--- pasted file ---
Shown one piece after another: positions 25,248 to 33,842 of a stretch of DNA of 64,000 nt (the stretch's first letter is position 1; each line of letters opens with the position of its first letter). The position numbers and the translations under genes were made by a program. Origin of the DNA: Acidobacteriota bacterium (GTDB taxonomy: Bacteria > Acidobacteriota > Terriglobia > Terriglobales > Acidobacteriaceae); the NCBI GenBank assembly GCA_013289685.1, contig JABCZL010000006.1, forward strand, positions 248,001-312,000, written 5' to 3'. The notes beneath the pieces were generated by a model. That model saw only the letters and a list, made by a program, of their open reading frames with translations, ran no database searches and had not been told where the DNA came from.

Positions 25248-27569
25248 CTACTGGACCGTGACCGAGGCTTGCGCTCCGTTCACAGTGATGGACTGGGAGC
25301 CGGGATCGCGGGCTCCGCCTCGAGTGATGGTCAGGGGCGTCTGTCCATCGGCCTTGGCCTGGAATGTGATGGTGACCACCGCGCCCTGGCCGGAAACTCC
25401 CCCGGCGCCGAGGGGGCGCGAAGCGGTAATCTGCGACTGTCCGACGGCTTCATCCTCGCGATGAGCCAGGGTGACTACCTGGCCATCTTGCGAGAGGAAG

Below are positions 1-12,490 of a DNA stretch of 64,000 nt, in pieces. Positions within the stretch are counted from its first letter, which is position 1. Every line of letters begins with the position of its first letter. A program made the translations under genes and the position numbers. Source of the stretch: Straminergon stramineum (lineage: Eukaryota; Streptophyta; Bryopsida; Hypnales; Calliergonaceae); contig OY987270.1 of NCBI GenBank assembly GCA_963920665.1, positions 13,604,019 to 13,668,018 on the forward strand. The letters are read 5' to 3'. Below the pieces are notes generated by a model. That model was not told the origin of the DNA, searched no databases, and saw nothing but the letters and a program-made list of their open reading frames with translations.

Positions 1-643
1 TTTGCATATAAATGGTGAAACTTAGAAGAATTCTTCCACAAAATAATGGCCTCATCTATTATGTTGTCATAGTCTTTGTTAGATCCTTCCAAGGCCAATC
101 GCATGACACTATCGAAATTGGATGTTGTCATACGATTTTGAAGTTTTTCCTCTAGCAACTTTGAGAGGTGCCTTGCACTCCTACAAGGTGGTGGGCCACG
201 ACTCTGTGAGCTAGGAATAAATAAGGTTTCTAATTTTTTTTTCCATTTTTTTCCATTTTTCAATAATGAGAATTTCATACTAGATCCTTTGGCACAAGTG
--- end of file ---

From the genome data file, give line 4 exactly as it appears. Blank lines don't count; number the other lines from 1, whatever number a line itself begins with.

25301 CGGGATCGCGGGCTCCGCCTCGAGTGATGGTCAGGGGCGTCTGTCCATCGGCCTTGGCCTGGAATGTGATGGTGACCACCGCGCCCTGGCCGGAAACTCC